By Meiko Patton
All things Italian come to San Diego this month with three events: the San Diego Italian Film Festival, the Sicilian Festival and the Taste of Little Italy.
The film festival, themed CineCucina (“kitchen cinema” in Italian), begins Thursday, May 20, at 7 p.m., at the Museum of Photographic Arts in Balboa Park, where food documentaries and short stories from an Italian perspective will be screened.
“We believe that every culture brings something different to life, which makes it more interesting,” said Victor Laruccia, the film festival’s executive director. “We want people to be joyful, have fun and experience the passion with which Italians live their lives.”
On Saturday, May 22, from 11 a.m. to 6 p.m., the lot on the corner of 29th Street and North Park Way will transform into an Italian-style market with vendors offering certified produce from San Diego farms, demonstrations and cook-offs.
At 6 p.m., the event will move to the Birch North Park Theatre. First, award-winning writer/photographer Douglas Gayeton, whose visit is sponsored by Slow Food Urban San Diego, will discuss his work in food and sustainability. Following his presentation will be a screening of “Foccacia Blues,” a true story about two Italian bakers who ran the local McDonald’s out of business by creating their own version of “fast food.”
For more information on the film festival, go to sandiegoitalianfilmfestival.com.
The Sicilian Festival is a free family event featuring Sicilian music, dance, culture and cuisine. The celebration will take place on Sunday, May 23, from 10 a.m. to 6 p.m. in Little Italy.
Four stages will play host to Sicilian and Italian entertainment, with dancers and musicians in full costume.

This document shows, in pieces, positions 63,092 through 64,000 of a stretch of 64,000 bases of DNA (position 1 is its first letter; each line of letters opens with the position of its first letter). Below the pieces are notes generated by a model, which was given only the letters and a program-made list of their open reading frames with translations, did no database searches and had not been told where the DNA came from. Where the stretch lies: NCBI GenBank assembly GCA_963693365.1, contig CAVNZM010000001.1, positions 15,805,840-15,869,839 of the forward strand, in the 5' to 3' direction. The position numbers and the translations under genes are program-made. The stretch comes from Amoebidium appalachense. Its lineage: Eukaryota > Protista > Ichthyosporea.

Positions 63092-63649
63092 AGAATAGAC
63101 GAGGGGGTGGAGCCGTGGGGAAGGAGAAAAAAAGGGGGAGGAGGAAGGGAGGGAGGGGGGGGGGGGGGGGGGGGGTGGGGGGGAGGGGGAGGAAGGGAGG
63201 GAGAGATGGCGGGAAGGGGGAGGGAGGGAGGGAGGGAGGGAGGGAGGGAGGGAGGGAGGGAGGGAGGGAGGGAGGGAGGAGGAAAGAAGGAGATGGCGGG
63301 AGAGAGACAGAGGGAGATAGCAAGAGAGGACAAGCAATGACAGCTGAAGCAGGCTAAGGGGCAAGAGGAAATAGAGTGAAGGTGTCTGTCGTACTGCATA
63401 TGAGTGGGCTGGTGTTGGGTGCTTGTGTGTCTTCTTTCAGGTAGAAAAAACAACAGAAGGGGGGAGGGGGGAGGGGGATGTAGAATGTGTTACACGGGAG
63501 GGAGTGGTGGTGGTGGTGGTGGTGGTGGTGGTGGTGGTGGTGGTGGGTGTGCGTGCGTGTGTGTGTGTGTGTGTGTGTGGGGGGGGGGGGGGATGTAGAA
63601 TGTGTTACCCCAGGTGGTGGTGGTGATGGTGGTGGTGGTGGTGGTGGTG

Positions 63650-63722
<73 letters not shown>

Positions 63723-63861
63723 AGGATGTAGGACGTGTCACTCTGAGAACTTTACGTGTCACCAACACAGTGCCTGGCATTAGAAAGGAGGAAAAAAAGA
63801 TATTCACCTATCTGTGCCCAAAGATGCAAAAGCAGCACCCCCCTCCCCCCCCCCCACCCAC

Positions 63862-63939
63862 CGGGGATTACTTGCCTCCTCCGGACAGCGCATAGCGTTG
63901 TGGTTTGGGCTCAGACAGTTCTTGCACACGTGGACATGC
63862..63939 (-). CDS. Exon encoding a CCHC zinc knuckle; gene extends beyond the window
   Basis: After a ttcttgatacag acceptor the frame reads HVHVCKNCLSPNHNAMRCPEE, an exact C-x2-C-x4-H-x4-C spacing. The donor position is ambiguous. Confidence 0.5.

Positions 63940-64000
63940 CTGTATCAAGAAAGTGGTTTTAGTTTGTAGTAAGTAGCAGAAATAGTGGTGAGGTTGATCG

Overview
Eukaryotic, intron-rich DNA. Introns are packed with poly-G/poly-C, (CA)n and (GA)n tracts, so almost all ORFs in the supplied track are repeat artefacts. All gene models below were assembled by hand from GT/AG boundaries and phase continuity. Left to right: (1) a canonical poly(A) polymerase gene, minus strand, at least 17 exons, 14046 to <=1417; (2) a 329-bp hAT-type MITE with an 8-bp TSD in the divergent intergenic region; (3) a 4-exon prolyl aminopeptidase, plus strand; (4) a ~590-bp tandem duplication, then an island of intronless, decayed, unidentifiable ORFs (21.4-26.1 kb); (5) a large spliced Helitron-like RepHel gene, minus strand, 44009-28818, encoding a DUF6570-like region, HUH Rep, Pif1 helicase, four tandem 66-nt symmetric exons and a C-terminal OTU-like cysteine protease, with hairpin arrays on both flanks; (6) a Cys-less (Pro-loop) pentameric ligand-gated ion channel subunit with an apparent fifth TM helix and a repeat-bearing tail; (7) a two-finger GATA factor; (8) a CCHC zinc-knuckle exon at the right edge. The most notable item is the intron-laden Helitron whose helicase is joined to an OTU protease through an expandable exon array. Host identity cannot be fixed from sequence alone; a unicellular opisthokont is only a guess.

And, of course, there will be plenty of food.
“Tarantino’s Sausages will be serving one-of-a-kind gourmet sausage sandwiches in addition to many other authentic eateries,” said Giovanna DiBona, the Sicilian Festival’s director of entertainment.
“We are very proud this year to have the Puma Soccer Fan Zone join our festival,” she said. “Soccer in Italy is something more than just a passion – soccer for Italians means tradition. It’s one of the most significant symbols our country has to offer.”
A big-screen re-broadcast of Italy’s win at the 2006 World Cup will be played during the festival. Soccer fans can prepare for the June 11 start of the 2010 World Cup by getting T-shirts at the Fan Zone that are custom-printed with a selection of “Love = Soccer” themes. Kids can enjoy the interactive ball-shooting zone, have their picture taken with cutouts of the world’s finest players and participate in face painting, contests and giveaways.
The Screamin’ Primas band will be on hand to orchestrate a lively salute to the music of Louis Prima in the centennial year of his birth.
“This is going to be great because if Louis was alive to today, he would be 100 years old and be so proud. Born in New Orleans, but of Sicilian descent, his music had a jazz feel to it. It had such a lively, high energy, swing beat that it just made you want to start jumping,” DiBona said.
And to top it all off, an authentic Sicilian-style wedding will take place, followed by a Sicilian-style reception with music provided by the Roman Holiday Band.
Free parking and shuttle service for the Sicilian Festival will be available from the north lot of the County Administration Building. For more information, go to sicilianfesta.com.
On Wednesday, May 26, from 5 p.m. to 9 p.m., the Taste of Little Italy will celebrate the neighborhood’s cuisine. A new restaurant, Bencotto Italian Kitchen, will mark its debut in the event while several other restaurants will repeat their participation.
One of those returnees is Indigo Grill, on the corner of Cedar and India streets, where tasters will sample Mezcal smoked salmon bruschetta prepared by Chef Deborah Scott.
“This is our ninth year as part of Taste of Little Italy and we’re excited for everyone to come and taste our dish,” said Michelle Kveen, Indigo Grill’s operations manager Enoteca Style on India Street will offer a taste of prosecco, a dry sparkling wine.
“As long as they have this festival,” said Scott Thomas, Enoteca Style’s executive chef and owner. “I plan to keep doing it because it’s a terrific community event, and besides being fun, it’s a great way to let the public know about the great businesses down here.”
Tickets are $35 in advance and $40 the day of the event. For more information, go to tasteoflittleitalysd.com.
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